China’s Zhejiang Geely Holding Company is on track to complete its purchase of Volvo Cars from Ford Motor Company next week, thus ending Ford’s part in the European luxury vehicle market. This latest news of the completion of the sale comes from two people familiar with the deal.
Volvo will go to Geely for $1.8 billion, which is less than one third of what Ford paid for the Swedish automaker back in 1999. Executives from Ford and Geely expect to finalize the sale next week, pending financing and regulatory approvals, say the sources, who requested not to be identified.
Dumping Volvo Cars would be the final step in CEO Alan Mulally’s plan to leave the European luxury auto market to focus more heavily on the Ford brand. Mulally has so far sold off Aston Martin, Land Rover and Jaguar since his arrival from Boeing Company just 4 years ago. The brands never were the profit-makers Ford expected them to be.
Analyst for HIS Automotive in Lexington, Massachusetts, Rebecca Lindland, said, “Any time you’re marrying a commoner to a blueblood, that marriage is going to be hard to maintain and sustain. It’s a shame, because the Volvo-Ford marriage was one of the strongest because their car buyers had similar characteristics.”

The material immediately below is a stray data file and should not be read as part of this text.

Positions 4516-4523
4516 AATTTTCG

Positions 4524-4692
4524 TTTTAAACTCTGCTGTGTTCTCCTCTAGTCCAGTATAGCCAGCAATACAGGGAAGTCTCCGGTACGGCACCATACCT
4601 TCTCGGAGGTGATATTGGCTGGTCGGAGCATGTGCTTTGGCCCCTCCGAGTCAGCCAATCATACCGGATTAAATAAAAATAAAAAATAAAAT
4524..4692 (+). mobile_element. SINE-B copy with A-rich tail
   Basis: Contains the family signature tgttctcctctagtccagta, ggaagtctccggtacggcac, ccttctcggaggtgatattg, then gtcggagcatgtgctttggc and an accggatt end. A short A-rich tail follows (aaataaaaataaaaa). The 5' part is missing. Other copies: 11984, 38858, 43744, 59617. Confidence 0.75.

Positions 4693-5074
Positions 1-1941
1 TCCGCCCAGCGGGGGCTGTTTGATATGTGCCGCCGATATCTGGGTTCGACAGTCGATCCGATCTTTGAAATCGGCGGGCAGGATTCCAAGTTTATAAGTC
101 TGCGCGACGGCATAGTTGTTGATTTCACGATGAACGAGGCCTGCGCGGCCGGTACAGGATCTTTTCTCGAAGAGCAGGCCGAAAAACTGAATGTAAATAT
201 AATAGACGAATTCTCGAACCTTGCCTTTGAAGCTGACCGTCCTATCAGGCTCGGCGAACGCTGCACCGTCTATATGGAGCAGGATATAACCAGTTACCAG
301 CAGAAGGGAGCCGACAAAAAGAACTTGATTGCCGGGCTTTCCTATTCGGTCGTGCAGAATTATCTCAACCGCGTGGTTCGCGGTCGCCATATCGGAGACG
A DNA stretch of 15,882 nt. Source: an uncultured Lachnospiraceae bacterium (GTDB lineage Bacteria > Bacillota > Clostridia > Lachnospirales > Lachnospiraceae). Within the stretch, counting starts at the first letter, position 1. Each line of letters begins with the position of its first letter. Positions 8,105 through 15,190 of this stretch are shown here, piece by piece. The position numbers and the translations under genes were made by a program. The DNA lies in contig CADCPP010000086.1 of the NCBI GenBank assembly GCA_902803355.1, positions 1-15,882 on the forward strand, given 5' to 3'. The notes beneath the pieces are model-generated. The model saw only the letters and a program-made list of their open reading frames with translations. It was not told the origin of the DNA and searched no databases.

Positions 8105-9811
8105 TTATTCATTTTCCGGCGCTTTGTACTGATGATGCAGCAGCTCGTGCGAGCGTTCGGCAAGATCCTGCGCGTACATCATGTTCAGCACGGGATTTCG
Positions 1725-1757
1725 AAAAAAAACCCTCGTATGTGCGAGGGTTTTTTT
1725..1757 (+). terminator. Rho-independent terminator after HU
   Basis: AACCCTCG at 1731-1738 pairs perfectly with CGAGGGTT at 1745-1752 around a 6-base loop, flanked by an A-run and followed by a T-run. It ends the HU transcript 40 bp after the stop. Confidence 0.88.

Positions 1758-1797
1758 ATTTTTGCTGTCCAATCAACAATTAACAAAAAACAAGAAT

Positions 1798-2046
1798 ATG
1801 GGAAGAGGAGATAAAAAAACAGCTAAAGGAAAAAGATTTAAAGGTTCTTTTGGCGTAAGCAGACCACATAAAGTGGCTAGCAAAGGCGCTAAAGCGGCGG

Ford reported last week that Volvo had $53 million in pretax profit in the second quarter, up from a $237 million loss the previous year. Ford posted a net income of $2.6 billion in the second quarter, overshooting analysts’ predictions by 66 percent. Ford is the only major U.S. automaker to keep itself out of bankruptcy last year.
Ford spokesman John Gardiner said in an email, “We expect to complete the Volvo sale in the third quarter.” He did not, however, say that it would finalize next week. Geely spokesman Tim Burt of London would not comment on the sale timing.
Volvo will continue to receive its supply of engines, transmissions and other components from Ford. The company will also continue support for technology, access to tooling and engineering for common components for the time being.
The Volvo S40 shares its mechanical foundation with the Ford Focus, which is now available in Europe. Volvo supplies engines for Ford’s European diesel models.
Commenting on the parts-sharing and technology agreement between Ford and Geely, Lindland said,
“They’ll probably wind that down over time. Mulally runs a pretty tight ship. And that’s obviously working out really well, since they’re making billions in a really crappy market.”
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